The two-front war in Syria and Iran certainly didn’t help in the ’22 midterms (historical note: the first decent cycle per expectations in a decade for the Democratic Party). They should have pursued a draft but of course that would have led to even worse results at the ballot box.

Carson

The National Guard wasn’t ready. Also Republicans shouldn’t have run Dakota Meyer for President in 2024. His limited policy knowledge was surpassed only by Bristol Palin’s ugly bigotry.

Troy

They definitely over-estimated how much Trump had prepared the country for ugly bigotry… at some point people were going to get sick of it. It did not help that golden boys J.D. Vance was unable to beat Sherrod Brown for the Senate, and Tim Tebow was still trying to play professional sports (as of this writing: Tebow is under contract with the Las Vegas Raiders and is likely to be cut this fall)…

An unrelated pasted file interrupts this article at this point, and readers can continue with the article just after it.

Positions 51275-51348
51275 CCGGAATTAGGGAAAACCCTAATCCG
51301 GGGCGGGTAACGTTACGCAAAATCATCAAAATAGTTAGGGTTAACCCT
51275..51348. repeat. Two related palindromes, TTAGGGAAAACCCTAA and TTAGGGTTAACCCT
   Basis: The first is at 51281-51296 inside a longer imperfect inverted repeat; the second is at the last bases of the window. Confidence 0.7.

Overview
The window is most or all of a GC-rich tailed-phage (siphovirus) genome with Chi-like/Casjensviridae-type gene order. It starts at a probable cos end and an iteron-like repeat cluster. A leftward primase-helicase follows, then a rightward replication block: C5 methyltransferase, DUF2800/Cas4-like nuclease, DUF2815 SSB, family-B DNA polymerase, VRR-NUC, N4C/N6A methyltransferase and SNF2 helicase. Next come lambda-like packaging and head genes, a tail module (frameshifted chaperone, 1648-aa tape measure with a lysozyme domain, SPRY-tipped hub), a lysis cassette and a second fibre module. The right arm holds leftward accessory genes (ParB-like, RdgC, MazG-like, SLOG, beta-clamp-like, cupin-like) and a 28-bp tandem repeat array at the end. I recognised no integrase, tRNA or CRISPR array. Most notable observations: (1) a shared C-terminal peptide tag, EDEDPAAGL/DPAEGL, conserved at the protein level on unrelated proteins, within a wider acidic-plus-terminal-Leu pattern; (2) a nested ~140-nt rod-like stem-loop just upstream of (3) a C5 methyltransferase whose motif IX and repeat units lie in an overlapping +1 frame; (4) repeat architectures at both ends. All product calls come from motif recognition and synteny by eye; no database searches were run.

Carson

Sherrod Brown…forgot about him after he retired from the Senate to be a Supreme Court Justice. But we finally prioritized the judiciary.

Troy

(Continuing)… Donald Trump Jr’s failed term as Governor of New York didn’t help. Who knew New York state could do so much worse than Andrew Cuomo?

Carson

Lessons learned I suppose.

Troy

Speaking of Cuomo, worst presidential campaign in modern history? 2020. Wow. 5th in the Iowa Caucus.

Carson

He wasted 30 million dollars on campaign ads touting his fleet of collector cars. The donors were furious. But Cuomo moved to Goldman Sachs and soldiered on.